Does Don McLean Know About This?

Recently, I have experienced a horrific instance in which my nerdiness has actually made life worse instead of better.

It involves the grammatical ambiguity of song lyrics.

You may go grab your box of tissues now.

Now, I am an avid country music fan. Along with the poetic ballads, superstar vocals, and intense yearning for a cold brewsky comes a certain acceptance for lapsed grammar and syntax. “Ain’t” really does sound cooler than “isn’t” when you’re singing. When I used to sing some Carrie Underwood at my favorite karaoke night, belting out about my imaginary escapades in trashing my ex-boyfriend’s car (only once with an ex-boyfriend actually present), I proudly told the crowd that “he don’t know” rather than “he doesn’t know.”

Those are specific choices made by lyricists in the hope that they can take some license with the English language and still maintain credibility with their audience. Also, sometimes it’s just easier that way.

But right now there is a beautiful, poignant, heartbreaking song on the radio by a rising star artist, and there are two lyrics in his song that just don’t make sense.

Now that I’ve found them, that song makes me want to cry. Not in a “This is the first song I slow-danced to with Robbie Humperdink right before he told me that he was moving to Alabama but didn’t want to forget me” way. Not in a “Oh my gosh this song is about cancer and I’m a hypochondriac so whenever someone talks about cancer I cry because I’m both sad for them and worried about myself” way. In a “I want to punch stuffed animals shaped like woodland creatures because real animal abuse is morally reprehensible” way.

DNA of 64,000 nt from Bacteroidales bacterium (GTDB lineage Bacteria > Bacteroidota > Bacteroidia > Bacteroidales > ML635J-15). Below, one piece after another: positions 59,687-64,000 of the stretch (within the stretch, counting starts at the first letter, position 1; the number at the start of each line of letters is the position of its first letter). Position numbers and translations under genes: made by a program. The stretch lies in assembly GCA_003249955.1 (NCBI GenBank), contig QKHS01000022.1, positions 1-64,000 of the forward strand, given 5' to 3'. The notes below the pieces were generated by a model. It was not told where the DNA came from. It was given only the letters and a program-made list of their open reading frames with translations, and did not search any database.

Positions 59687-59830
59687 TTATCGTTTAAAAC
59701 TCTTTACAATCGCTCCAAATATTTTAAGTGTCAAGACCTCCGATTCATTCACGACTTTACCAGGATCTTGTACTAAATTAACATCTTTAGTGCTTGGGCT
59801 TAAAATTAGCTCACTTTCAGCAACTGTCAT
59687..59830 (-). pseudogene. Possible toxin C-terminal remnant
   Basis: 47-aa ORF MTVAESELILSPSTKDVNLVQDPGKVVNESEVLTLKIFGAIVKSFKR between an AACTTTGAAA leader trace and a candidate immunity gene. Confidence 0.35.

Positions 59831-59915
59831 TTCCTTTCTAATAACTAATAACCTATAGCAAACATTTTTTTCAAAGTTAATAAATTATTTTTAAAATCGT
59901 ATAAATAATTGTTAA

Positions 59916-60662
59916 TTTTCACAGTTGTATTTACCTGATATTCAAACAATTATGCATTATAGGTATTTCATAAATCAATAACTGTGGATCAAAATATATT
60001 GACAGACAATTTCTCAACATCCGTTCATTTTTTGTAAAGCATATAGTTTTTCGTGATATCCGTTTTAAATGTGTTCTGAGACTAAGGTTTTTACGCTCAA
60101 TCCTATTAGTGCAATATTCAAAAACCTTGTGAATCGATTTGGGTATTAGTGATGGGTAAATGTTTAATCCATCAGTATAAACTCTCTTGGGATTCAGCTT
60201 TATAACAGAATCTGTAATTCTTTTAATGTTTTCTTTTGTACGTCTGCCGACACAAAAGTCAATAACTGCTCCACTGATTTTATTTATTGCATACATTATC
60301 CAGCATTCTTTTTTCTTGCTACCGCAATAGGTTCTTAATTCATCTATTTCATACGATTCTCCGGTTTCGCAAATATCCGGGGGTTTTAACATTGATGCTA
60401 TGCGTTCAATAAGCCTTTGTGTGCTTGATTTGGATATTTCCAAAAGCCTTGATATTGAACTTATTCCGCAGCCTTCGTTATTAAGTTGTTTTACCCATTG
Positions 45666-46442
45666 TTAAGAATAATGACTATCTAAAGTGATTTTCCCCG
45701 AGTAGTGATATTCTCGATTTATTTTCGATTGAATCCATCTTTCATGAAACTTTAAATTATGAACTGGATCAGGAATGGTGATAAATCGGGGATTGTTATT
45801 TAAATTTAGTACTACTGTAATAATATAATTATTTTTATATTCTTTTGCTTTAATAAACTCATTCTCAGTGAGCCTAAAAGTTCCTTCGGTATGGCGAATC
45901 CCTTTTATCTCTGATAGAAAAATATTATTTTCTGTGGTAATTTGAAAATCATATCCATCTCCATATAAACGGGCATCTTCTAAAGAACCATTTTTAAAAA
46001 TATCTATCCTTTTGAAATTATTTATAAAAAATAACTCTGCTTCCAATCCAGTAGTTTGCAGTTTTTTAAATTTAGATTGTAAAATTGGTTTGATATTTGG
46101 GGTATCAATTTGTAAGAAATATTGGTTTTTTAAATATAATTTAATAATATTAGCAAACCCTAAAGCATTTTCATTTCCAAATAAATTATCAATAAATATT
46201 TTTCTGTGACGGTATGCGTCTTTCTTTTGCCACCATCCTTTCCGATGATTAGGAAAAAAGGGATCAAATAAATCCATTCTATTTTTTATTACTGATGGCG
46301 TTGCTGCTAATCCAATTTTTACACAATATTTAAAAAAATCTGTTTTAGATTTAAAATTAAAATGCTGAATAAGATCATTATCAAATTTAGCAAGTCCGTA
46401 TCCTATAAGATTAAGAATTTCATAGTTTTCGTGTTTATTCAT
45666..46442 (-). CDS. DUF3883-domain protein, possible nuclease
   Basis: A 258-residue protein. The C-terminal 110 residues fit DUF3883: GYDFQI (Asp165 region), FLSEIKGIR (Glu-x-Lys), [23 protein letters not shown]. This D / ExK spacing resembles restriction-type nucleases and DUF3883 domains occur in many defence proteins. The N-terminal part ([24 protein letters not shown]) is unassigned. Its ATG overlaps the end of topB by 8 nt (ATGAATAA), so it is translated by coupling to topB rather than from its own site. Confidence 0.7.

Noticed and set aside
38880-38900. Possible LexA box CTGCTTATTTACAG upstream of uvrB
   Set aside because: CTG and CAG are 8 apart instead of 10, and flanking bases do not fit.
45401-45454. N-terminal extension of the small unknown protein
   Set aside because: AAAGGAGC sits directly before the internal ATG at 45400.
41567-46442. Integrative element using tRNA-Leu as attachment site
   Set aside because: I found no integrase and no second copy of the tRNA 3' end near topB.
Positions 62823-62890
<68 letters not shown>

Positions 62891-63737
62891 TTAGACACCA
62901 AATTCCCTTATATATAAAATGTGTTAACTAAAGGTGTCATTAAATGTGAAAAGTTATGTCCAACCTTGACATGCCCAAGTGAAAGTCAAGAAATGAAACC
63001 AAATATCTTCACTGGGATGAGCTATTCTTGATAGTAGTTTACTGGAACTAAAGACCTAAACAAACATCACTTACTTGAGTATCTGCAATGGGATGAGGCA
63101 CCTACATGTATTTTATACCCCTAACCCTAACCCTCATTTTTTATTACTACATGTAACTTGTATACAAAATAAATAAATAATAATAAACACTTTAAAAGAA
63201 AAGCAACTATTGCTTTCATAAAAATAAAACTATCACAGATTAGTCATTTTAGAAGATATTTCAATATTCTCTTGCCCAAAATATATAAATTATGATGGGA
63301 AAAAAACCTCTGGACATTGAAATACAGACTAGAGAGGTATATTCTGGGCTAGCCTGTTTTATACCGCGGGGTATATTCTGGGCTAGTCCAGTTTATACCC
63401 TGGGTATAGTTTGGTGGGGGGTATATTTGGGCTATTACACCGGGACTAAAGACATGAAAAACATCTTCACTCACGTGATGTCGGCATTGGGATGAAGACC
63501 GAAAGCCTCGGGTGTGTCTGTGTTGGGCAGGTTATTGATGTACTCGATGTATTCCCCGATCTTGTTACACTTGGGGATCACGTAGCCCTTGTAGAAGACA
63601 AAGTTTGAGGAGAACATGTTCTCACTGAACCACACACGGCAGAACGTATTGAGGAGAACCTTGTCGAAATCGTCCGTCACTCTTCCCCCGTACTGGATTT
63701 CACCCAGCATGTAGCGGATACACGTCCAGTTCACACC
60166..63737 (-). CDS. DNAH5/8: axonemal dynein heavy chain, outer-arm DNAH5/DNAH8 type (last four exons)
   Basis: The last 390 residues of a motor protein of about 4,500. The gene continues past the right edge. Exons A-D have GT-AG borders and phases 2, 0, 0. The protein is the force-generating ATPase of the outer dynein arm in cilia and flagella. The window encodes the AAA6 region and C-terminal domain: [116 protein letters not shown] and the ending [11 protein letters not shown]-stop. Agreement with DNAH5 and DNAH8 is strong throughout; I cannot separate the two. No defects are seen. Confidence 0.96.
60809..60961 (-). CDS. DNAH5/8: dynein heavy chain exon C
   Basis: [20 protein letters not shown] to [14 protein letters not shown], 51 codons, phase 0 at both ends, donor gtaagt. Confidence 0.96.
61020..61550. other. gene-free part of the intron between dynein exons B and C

Neither of the lyrics use “ain’t.” Neither of them have subject-verb agreement troubles.

Instead, they both leave me questioning the mental state of the narrator.

In the first, a misplaced adjective implies that he has lost the sense of taste, due to what I can only assume is a freak brain tumor or a nail gun nail to the brain (which, btw, was reported in the news last week, and I can testify that it is totally possible because I had a friend get a nail gun nail in the neck and not even feel it).

In the second, a noun phrase using a gerund and a repetitious pronoun implies that the narrator believes he is in two places at once. This is only explained by severe psychological trauma, mental illness, or a Time Turner (insert Harry Potter reference here, because my nerdiness knows no bounds). Either option only begets the assumption that the narrator is disturbed, very lucky to be alive, or living in a fictional universe.

Not really what I was going for when I set the station to “All My Exes Live in Texas” and “Red Neck Woman.”

Isn’t grammar supposed to bring joy and order to the world? Aren’t we also capable of delighting in the whimsical fluctuation of rules for our creative enjoyment?

Can’t I have both without sacrificing a beautiful song about the complexities of guilt, lust, and heartbreak? Instead of feeling depressed compassion for a narrator who believes that he deserves all of the shame his former partner can heap upon him, I just feel bitter and angry.

I now change the radio station every time the song comes on.

And that is how the music died.


One thought on “Does Don McLean Know About This?

  1. Pingback: Speed Blogging « Brilliant Title

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